"Today the new national measures are in the newspaper."
Translation:Oggi le nuove misure nazionali sono sul giornale.
I'm confused. Le misure is clearly feminine plural, so why is it nazionali and not nazionale?
There are many words ending in -e in the singular: they're all gender invariant and have a plural in -i, e.g. "la carne", "le carni" (meat).
Ah, thank you. Gender invariance is not easy to pick up in a learning method like this!
I guess I'm stupid but I still don't get it. Isn't "nazionali" an adjective here?
However I just saw in another exercise that the feminine singular form of this adjective is internazionale, ending with an -e. "Siamo una famiglia internazionale". So maybe adjectives work the same way as the noun in f.formica's example, some of them have special endings.
"Siamo una famiglia internazionale" in your example is talking about a SINGLE family. Internazionale is the singular adjective. For mascule and feminine it is both (inter)nazionale. It always end with "e" so the plural always ends with "i". I hope it helped!
Yes, actually formica was explaining why the adjective "nazionale" (sing.) ended with an -i in the plural form and not with an -e.
Maybe he shouldn't have exemplified his explanation with a noun because it got you confused, but what he said applies also to adjectives.
But then, why is nuove not nuovi here? Is it somehow due to its placement before the noun misure?
Why does "nuove" precedes the noun and "nazionali" doesn't? Shouldn't all adjectives in Italian follow the noun?
Not all of them: http://italian.about.com/library/fare/blfare129a.htm
There are even several that can both precede and follow, sometimes changing meaning depending on where they're placed: www.arnix.it/free-italian/italian-grammar/adjectives-in-italian-the-position.php
Thanks, that was extremely helpful, although confusing, because now I have to memorize those that precede the object...
What happens if you have two adjectives that are normally both supposed to follow a noun? (A tall, black dog). Do you just place them both after the noun anyway (Un cane alto nero)?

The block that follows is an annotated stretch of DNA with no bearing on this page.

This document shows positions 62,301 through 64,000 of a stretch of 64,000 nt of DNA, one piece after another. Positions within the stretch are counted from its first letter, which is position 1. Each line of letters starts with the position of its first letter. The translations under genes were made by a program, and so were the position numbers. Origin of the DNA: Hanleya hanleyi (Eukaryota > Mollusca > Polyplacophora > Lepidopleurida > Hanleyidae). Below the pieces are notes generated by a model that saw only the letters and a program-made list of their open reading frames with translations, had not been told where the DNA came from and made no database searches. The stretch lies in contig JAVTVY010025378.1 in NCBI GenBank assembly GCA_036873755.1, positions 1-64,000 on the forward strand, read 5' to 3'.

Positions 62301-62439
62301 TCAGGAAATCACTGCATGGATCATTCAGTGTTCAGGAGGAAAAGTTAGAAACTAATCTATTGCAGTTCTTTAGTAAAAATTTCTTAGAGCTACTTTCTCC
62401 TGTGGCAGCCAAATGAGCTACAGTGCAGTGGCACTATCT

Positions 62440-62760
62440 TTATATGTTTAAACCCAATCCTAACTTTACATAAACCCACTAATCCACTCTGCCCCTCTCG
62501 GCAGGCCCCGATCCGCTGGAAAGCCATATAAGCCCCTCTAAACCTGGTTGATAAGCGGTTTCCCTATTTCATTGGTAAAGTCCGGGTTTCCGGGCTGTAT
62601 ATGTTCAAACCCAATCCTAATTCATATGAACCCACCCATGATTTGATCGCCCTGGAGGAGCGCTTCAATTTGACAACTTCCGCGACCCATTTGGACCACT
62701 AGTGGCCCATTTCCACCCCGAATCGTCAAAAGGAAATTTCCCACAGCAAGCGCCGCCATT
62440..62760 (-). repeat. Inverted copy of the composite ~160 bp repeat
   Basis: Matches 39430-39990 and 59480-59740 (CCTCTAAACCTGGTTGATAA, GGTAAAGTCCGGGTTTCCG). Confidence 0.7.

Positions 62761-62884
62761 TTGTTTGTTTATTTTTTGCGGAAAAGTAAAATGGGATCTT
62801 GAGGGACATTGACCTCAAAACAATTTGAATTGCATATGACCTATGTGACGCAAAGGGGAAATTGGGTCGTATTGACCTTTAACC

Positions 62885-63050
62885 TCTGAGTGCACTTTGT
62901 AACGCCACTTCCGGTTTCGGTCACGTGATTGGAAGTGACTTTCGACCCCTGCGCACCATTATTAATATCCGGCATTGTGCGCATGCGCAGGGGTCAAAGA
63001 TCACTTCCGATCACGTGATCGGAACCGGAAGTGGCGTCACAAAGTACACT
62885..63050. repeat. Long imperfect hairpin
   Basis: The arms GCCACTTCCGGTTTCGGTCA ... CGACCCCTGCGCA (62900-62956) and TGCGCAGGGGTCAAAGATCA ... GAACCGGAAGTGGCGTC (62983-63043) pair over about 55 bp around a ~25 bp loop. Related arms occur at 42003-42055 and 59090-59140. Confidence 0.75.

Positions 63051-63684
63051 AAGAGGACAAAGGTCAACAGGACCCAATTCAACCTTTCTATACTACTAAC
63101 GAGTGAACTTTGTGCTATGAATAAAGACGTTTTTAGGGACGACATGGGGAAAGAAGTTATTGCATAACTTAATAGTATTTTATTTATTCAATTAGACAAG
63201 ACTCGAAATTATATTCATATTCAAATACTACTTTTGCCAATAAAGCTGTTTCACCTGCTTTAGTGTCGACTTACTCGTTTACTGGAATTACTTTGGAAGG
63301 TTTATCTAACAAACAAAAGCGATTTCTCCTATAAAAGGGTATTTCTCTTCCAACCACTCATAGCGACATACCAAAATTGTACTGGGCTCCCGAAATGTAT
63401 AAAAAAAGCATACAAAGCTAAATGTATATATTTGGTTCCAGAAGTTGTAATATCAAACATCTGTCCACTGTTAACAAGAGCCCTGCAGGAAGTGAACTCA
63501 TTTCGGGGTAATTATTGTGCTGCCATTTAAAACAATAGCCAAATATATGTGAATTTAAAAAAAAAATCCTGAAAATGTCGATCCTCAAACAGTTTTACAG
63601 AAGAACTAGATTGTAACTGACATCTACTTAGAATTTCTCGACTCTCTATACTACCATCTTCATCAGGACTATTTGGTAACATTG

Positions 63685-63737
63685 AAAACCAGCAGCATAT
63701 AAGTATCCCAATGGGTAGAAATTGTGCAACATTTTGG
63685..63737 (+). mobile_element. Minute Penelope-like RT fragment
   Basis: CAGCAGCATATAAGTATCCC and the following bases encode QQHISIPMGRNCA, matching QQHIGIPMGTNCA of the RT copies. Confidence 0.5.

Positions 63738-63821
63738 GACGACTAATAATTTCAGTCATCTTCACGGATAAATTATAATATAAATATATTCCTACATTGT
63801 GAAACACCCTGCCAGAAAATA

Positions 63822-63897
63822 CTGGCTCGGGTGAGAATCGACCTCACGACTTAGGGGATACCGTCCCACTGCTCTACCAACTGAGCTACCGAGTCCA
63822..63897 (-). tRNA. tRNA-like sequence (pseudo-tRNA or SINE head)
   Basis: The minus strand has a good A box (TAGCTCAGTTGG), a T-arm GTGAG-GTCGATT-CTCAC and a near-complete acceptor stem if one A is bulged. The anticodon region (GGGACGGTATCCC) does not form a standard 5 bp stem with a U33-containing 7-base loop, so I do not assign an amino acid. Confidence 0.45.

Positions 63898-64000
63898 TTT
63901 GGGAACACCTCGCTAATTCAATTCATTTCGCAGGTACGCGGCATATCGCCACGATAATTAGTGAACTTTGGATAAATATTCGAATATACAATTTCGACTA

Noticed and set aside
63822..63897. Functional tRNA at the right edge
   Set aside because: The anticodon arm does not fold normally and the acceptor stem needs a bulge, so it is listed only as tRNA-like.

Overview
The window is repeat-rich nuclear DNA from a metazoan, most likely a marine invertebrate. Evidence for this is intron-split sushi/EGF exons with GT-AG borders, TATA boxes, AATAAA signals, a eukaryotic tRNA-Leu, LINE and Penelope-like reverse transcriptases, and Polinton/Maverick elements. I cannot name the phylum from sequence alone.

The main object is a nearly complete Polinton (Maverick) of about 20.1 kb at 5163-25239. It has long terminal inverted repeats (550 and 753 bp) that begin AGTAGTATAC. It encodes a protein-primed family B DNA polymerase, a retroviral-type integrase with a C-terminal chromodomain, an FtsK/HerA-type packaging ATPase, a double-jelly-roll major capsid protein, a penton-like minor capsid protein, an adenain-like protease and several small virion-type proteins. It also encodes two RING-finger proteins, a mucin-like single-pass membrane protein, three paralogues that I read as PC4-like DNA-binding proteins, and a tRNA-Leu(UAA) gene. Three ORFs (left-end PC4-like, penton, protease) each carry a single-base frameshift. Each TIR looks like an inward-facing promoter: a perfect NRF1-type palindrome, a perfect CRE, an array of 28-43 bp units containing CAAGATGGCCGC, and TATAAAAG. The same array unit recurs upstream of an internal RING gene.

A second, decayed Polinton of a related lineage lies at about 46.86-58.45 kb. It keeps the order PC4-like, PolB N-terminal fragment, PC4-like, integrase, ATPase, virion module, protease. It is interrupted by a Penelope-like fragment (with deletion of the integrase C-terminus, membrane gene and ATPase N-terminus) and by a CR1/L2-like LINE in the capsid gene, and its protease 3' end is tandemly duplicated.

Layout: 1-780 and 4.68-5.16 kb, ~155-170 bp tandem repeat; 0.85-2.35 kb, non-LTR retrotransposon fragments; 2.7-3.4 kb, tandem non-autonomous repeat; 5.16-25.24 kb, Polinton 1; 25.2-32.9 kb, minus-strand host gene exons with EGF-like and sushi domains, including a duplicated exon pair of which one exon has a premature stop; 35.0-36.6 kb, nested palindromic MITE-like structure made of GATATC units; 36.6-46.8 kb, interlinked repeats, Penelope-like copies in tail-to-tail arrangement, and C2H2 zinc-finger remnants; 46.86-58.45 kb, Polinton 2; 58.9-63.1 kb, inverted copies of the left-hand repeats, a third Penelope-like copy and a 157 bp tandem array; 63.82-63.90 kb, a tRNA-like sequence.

It depends; in speech it would probably be "un cane alto, nero," or "un cane alto e nero", but "un alto cane nero" might work better in a novel, for instance. "Un nero cane alto" wouldn't work though.
Someone on here said that newspapers used to be only one page, so in that sense there was nothing IN the newspaper; the words were printed ON the paper instead. The preposition just stuck even after the meaning stopped making sense. Kind of like how we still say that we "roll UP the windows" in a car, even though car windows are automatic now and don't really roll "up", in that sense, or how we say we saw an actor ON a show or IN that movie. They're just little idiosyncrasies of the culture that probably have some out-of-date cultural root that was never changed. That's what I heard, anyway.
Aggh! Prepositions are tricky and really hard to remember - for me. I dread them coming in twos and threes in Italian, with letters shaved-off the end and in between two of them. They will probably drive me right around the bend and up the wall.
A little girl i know was confounded when her grandmother asked her to "hang up the phone." Her request was followed by scratching noises, followed by a plea...!
With "del" it would say "Today the new national measures are of the newspaper"
A 'measure' is a plan or agenda of the government. For example, 'We have to take measures against crime.' It doesn't have to do with finding the length or weight of something. 'National measures' would be some kind of policy that will be applied across the whole country. So, for example, there might be 'national measures' to reduce pollution, which every part of the country would be obliged to accept and implement. And since the measures would affect everybody in the country, it would make sense to publish them in then newspapers.
Because they are talking about a newspaper, not something else that happens daily.
I'm not native, and I see an inconsistence in these frase, "Oggi le nuove misure nazionali sono sul giornale", just one newspaper, why not newspapers, and in Italian frase, why not "giornali"